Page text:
Inflation in the United States is becoming more broad based and expectations for future price increases are rising, a trend policymakers will be watching closely, New York Federal Reserve Bank President John Williams said on Thursday.
While some of the price increases seen today are related to the pandemic and imbalances between supply and demand, there have also been increases in other areas such as shelter, Williams said.
“We definitely have seen a pickup in underlying inflation in the U.S. that we’ll be studying carefully,” Williams said during a virtual panel with European Central Bank (ECB) chief economist Philip Lane.
A rise in short-run and long-run inflation expectations are a “positive” development, because expectations have reversed some of their previous declines. But officials would not want long-run inflation expectations to move up significantly more, Williams said.
The U.S. economy is “roaring” back after being disrupted by the pandemic and a “unique set of circumstances” is leading to changes between supply and demand, he said.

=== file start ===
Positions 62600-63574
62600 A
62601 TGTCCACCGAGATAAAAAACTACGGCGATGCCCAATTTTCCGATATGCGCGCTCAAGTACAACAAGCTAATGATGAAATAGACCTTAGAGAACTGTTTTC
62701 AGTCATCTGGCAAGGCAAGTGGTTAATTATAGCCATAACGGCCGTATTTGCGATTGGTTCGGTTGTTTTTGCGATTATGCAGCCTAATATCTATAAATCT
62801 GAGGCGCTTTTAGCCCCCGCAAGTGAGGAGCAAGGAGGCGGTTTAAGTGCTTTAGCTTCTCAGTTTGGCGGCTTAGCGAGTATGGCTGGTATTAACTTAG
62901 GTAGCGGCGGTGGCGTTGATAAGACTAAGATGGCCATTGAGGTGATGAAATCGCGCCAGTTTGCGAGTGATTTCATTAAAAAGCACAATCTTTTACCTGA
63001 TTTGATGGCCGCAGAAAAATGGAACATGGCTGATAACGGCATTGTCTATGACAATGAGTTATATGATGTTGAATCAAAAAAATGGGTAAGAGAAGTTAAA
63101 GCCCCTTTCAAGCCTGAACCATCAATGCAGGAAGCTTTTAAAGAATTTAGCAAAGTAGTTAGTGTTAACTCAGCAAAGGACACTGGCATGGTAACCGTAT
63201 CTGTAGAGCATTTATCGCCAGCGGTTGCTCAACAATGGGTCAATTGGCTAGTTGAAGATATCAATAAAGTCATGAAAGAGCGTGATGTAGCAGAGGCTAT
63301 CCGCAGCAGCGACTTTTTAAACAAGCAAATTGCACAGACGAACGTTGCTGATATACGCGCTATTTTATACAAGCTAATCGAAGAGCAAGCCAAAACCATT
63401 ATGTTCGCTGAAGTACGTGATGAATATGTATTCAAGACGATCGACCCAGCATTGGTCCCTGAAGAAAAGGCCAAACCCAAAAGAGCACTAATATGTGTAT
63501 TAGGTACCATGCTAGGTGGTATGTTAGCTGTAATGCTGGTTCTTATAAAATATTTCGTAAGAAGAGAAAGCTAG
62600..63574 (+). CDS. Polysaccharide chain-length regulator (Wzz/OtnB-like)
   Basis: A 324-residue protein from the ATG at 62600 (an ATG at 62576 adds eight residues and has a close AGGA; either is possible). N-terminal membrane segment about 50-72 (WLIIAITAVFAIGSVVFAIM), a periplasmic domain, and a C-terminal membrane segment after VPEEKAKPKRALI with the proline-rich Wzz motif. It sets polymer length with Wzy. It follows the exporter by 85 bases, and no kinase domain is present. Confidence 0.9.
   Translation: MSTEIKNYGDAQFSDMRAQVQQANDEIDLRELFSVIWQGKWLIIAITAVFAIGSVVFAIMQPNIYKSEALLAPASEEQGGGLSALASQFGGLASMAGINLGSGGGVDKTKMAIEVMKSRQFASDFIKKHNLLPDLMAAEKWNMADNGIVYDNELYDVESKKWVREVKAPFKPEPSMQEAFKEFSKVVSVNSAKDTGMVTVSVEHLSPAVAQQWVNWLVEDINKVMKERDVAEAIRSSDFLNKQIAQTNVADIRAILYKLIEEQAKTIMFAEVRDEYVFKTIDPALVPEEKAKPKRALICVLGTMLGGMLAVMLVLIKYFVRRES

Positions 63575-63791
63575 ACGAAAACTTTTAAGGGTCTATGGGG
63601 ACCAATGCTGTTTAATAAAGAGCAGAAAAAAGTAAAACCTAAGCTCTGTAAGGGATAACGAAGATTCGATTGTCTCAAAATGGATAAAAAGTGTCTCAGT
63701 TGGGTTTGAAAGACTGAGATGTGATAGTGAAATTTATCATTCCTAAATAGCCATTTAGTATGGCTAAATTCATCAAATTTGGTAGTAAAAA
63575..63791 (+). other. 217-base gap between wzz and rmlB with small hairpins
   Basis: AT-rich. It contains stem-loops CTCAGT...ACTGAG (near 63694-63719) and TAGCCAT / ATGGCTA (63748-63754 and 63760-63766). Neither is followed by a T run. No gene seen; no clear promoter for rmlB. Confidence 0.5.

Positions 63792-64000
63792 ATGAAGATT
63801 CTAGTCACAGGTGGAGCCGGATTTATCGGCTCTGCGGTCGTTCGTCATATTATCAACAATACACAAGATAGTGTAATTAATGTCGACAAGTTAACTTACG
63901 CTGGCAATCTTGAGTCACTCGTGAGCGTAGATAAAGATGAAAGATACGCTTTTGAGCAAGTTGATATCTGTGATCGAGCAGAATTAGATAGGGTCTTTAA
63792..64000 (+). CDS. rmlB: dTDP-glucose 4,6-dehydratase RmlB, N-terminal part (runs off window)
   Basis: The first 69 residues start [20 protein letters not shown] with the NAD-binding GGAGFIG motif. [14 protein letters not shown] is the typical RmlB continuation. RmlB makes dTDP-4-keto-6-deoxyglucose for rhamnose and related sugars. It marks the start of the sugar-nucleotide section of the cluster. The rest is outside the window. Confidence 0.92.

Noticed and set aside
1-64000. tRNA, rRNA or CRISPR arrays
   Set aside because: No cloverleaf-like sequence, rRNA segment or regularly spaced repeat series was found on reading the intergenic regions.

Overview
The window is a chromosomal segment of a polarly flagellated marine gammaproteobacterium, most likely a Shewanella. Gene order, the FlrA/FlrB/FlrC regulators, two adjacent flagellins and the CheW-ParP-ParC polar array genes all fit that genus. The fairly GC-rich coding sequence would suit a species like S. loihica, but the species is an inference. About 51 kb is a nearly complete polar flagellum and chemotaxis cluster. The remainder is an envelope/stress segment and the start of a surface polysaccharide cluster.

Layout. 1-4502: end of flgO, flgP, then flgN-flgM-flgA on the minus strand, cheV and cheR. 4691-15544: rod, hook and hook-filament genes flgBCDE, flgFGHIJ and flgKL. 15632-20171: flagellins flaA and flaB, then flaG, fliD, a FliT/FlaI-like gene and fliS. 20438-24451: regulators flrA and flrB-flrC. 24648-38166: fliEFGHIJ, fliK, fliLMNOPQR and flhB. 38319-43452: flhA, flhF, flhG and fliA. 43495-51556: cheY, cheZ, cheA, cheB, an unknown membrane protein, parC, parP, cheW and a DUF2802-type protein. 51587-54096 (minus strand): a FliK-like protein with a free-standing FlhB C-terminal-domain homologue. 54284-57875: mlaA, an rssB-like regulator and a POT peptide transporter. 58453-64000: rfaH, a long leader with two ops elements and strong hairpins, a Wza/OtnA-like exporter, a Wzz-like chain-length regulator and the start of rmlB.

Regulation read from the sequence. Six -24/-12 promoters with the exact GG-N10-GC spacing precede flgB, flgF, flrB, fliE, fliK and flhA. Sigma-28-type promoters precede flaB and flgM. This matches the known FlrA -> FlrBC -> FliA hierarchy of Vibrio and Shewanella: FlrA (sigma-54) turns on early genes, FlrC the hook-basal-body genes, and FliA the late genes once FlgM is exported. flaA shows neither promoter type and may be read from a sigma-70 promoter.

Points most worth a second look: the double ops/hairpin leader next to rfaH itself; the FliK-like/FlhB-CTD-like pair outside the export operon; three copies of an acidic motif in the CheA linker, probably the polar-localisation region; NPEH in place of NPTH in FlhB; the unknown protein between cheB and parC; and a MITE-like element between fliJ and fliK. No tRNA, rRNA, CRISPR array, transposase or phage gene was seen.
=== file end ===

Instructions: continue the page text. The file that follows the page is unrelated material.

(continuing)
“I do think our framework is well suited for this because it does again start from this point of we want to make sure inflation expectations are well anchored at 2 percent over time,” Williams said.
Asked about the role of a potential central bank digital currency, Williams said the Fed is in “study mode” and trying to better understand the technology that could be used and the policy questions that need to be addressed regarding a CBDC.
“I think it’s early days to think through all these issues,” Williams said. “I also think they’re very closely connected to what happens out there in the world of cryptocurrencies, stablecoins and things like that.”
By Jonnelle Marte